It is a crying shame to see that after a great first film to kick off the franchise, that the second Hellboy has, like it's predecessor, underperformed at the box-office. In a summer in which the top box-office performers are the overwhelmingly bleak The Dark Knight and The Mummy : Tomb of The Dragon Emperor (albeit the latter for worse of a reason), it is refreshing to see a film like this, in which action, romance, emotion and humour are combined in such a satisfying manner. The last film I reviewed was Get Smart, which I must confess I seemed to enjoy more than everyone else, but as far as I'm concerned this is by far and out the better film. I mean, this does it's moments of humour on par, the emotion of the film is far more engaging and the action scenes are suitably fantastic. I was introduced to the franchise due to the help of an invaluable source (who shall remain anonymous for humility's sake. Yes, you just got credited by The Thin White Dude) and as an admirer of the work of Guillermo Del Toro's work (aside from the atrocious Blade II), and was charmed by the genius of the fact that he had managed to remain true to the comics while retain his single-minded visionary talents. In this film, given a little more leeway and a bigger budget, you can feel the enjoyment and pleasure that Del Toro has taken in making this film seep through every single frame. His love of the Hellboy character and his talents of a film-maker shine in this film, putting this work on level with work such as The Devil's Backbone, Pan's Labrinyth and indeed, the first Hellboy. Speaking of enjoyment of the film-making process, the actor's themselves seem to be enjoying portraying their characters in the film. Doug Jones, as Abe Sapien, gets more screen time this time around, with an integral part in the overall storyline and showing his great talent in acting through hours of make-up, the likes of which is only matched today by Andy Serkis. Selma Blair, who in my opinion delivered a good performance, but nonetheless lacking performance in the first film, embodies the character of Liz Sherman with suitable fire and energy. Even new character Johann Krauss, voiced by Family Guy creator Seth McFarlane, is suitably satisfying and enjoyable to watch onscreen. The film's villain too, Prince Nuada, played by Luke Goss, is injected with humanity due to the passion for his cause (which is noble, even if it involves the destruction of humanity). And last, but certainly not least, is Ron Perlman as the eponymous Hellboy. Last time around, as Hellboy, he played the character as a young man growing up, and learning to cope with his inner frustrations. This time around, he is in a relationship with Liz Sherman, and must once again face his fears at growing up, albeit in a different manner. If you thought that Perlman was perfect as Hellboy last time, watch this and you will think that was a teaser. Perlman literally is Hellboy in this film, embodying him with the right degrees of emotion, deadpan humour and just being an outright badass. I cannot praise his performance enough, as Perlman in this film shows everyone why he will be remembered as Hellboy. As mentioned earlier, he is an outright badass, no doubt, but he no doubt human, and he and the rest of the cast members inject the appropriate amount of emotion when necessary, even making Barry Manilow's "Can't Smile Without You" seem appropriate in a scene, much less in any situation whatsoever. The emotion and humour portrayed by the film's strong characters is most certainly helped by the film's strong script. While Hellboy himself was suitably humourous in the last film, this time the rest get at least one good one-liner from the film. Also, the film makes the audience able to empathise with every one of the character's onscreen, even Prince Nuada's giant henchman Mr. Wink. However, it speaks greatly of the script that it does not lose focus on the fact that this is indeed Hellboy's story, and so each character gets the appropriate amount of screen time depending on their character. Also, it must be mentioned that the cinematography and CGI in this film are excellent, with a perfect blend of what is real and computer generated, to the point where you cannot tell the difference with what is a make-up creature and what is a digital animation. However, my one true criticism of the film in my opinion is the score by Danny Elfman. Now, as much as I admire Danny Elfman as a composer, this is not one of his better ones. It is not a terrible score, quite the contrary in fact, particularly in the scenes with dialogue which contained background score, but otherwise, particularly in the action sequences, with two notable exceptions, one at the midpoint and one at the climax, it is your bog-standard blockbuster score. However, criticisms aside (and few there are), I feel the Hellboy II : The Golden Army will be one of the year's best films, and like The Dark Knight, which will inevitably overshadow this film, both suits its purpose as a superhero film and a very human drama with great emotional depth.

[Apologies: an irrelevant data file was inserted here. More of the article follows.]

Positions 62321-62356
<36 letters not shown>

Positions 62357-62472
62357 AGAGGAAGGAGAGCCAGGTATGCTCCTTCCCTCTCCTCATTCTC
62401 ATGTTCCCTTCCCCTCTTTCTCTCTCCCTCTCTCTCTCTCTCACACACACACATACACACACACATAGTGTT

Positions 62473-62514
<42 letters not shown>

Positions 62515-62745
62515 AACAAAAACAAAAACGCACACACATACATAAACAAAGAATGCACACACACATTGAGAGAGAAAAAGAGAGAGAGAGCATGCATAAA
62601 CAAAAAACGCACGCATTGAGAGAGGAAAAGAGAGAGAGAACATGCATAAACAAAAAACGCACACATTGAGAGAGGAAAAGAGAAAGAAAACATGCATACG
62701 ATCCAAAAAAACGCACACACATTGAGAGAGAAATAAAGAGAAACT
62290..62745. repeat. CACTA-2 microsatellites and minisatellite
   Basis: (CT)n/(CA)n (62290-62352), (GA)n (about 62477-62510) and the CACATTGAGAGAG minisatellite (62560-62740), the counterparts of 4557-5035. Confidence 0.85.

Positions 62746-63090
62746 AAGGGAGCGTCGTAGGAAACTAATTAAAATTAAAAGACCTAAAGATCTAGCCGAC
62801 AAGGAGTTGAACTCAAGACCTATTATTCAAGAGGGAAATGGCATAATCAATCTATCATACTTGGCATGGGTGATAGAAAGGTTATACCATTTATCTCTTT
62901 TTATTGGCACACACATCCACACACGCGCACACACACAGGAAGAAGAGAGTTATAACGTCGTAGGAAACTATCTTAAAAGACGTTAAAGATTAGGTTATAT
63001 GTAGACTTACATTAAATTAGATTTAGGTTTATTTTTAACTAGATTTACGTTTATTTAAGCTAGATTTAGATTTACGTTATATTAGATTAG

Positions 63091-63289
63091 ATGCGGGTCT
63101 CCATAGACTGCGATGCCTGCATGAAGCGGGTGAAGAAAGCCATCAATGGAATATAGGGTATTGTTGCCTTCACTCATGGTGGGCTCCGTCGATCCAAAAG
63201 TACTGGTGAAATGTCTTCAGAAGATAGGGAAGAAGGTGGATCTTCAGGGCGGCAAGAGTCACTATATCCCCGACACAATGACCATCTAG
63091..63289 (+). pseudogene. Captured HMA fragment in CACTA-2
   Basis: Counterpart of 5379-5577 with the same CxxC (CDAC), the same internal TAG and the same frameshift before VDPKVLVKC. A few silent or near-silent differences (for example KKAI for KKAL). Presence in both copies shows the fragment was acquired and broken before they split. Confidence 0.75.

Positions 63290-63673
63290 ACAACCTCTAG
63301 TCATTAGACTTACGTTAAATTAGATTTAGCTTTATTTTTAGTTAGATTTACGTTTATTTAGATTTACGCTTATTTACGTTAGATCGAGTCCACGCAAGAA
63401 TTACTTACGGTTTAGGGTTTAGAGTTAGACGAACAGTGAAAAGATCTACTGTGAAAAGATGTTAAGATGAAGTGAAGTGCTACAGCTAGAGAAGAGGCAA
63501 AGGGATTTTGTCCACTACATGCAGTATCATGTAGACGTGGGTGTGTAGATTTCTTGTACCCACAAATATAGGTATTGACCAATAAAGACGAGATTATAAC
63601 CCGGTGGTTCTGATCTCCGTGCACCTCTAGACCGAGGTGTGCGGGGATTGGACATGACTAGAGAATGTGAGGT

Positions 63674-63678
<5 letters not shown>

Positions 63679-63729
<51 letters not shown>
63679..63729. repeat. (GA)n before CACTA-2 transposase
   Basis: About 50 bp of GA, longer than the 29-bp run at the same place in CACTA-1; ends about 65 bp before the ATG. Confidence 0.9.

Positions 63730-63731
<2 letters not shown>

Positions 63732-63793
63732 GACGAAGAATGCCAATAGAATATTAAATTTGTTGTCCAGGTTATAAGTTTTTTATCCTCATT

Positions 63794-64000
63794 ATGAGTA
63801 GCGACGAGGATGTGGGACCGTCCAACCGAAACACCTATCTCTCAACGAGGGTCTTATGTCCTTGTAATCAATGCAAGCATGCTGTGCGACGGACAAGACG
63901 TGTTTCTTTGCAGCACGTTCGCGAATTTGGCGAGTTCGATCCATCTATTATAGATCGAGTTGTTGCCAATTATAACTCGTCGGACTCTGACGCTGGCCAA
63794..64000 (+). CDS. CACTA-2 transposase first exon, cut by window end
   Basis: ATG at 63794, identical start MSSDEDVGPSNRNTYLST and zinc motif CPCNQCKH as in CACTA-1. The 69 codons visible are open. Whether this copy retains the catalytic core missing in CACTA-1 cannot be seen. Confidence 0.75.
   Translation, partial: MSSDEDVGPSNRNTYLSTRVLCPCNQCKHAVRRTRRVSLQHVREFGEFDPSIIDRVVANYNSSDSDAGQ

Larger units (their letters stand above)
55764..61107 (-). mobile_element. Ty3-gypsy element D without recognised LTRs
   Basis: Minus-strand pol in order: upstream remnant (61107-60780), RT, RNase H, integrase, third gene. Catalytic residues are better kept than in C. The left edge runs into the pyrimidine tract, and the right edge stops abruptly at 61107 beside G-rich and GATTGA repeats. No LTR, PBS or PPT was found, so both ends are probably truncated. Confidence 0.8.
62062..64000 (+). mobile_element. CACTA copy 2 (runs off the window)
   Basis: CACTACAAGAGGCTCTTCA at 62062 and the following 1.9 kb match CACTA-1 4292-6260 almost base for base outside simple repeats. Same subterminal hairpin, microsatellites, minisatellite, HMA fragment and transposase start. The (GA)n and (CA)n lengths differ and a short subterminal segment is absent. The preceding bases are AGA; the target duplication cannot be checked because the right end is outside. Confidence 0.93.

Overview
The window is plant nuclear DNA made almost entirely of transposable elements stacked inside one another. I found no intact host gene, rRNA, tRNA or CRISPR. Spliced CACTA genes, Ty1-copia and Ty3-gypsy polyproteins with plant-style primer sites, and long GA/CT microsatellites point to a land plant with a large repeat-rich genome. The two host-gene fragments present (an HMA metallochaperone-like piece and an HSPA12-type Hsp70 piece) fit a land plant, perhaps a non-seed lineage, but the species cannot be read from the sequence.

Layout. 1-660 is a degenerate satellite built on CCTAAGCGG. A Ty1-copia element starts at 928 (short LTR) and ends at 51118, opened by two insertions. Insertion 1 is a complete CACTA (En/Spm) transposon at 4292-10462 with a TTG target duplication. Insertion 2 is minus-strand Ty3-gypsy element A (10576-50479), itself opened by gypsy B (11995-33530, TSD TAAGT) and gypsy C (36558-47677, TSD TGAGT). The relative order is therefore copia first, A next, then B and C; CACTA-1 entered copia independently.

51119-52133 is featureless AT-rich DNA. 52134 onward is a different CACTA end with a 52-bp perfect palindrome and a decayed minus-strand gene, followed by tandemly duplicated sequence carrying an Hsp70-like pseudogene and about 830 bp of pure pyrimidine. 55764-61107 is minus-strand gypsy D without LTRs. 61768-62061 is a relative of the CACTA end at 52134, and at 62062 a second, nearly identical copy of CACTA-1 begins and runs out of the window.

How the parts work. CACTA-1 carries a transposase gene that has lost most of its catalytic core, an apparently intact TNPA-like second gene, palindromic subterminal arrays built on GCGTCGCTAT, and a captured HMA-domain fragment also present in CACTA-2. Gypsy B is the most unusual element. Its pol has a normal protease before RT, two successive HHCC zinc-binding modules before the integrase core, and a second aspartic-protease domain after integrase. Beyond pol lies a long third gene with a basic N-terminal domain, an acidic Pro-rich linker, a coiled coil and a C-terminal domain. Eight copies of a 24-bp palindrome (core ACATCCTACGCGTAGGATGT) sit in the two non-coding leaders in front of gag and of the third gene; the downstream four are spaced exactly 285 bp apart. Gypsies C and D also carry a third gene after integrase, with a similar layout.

TTWD's Note: Kudos Guillermo Del Toro and Ron Perlman for making another great Hellboy film
The Thin White Dude's Prognosis – 8.8/10
On The Topic Of Hellboy II - The Golden Army
SPOILER ALERT IF YOU HAVE NOT SEEN THE FIRST HELLBOY
Wasn't Manning left to die at the end of the first movie? Bringing him back in the sequel is very reminiscent of how The Futtermans returned for Gremlins II after clearly being crushed by a bulldozer in the first film. Someone please explain?